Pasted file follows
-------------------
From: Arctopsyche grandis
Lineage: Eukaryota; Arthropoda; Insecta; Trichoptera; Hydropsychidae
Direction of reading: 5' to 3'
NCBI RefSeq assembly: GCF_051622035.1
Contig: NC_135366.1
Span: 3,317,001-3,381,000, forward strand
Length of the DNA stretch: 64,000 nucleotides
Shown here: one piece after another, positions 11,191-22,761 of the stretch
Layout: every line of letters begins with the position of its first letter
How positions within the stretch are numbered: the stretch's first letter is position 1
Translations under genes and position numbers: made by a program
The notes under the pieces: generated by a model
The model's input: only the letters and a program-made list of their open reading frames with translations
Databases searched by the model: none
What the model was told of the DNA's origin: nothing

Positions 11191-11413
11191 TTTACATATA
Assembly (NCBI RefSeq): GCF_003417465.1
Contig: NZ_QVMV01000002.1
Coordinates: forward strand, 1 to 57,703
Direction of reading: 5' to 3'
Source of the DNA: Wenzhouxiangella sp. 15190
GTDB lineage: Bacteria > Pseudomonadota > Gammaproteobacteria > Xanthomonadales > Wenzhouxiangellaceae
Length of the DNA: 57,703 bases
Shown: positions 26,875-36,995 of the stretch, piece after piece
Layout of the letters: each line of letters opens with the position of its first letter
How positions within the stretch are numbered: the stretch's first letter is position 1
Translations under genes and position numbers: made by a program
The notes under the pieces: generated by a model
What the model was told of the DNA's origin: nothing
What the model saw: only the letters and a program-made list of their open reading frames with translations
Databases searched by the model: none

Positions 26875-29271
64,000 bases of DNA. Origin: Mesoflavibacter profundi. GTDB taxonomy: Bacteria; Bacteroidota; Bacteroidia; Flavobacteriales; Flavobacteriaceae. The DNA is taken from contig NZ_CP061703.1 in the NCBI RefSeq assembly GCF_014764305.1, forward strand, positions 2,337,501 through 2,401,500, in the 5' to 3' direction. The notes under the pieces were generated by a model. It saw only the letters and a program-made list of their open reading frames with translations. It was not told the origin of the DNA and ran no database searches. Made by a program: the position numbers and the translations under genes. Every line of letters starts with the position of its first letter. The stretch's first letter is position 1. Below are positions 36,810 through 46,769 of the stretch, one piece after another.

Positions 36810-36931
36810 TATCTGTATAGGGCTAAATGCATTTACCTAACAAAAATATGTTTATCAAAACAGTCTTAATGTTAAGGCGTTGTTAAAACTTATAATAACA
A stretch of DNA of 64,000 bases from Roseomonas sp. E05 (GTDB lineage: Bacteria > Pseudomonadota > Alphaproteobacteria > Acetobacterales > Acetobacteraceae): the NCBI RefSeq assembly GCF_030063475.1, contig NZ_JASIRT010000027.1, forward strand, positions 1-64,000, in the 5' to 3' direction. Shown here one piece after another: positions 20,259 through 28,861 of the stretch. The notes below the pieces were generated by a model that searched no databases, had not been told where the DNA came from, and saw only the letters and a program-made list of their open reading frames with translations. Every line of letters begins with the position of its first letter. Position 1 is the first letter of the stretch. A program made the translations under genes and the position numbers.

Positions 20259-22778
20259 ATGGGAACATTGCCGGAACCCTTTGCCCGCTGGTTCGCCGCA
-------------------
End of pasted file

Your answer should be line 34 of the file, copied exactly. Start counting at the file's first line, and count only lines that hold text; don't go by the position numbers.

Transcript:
64,000 bases of DNA. Origin: Mesoflavibacter profundi. GTDB taxonomy: Bacteria; Bacteroidota; Bacteroidia; Flavobacteriales; Flavobacteriaceae. The DNA is taken from contig NZ_CP061703.1 in the NCBI RefSeq assembly GCF_014764305.1, forward strand, positions 2,337,501 through 2,401,500, in the 5' to 3' direction. The notes under the pieces were generated by a model. It saw only the letters and a program-made list of their open reading frames with translations. It was not told the origin of the DNA and ran no database searches. Made by a program: the position numbers and the translations under genes. Every line of letters starts with the position of its first letter. The stretch's first letter is position 1. Below are positions 36,810 through 46,769 of the stretch, one piece after another.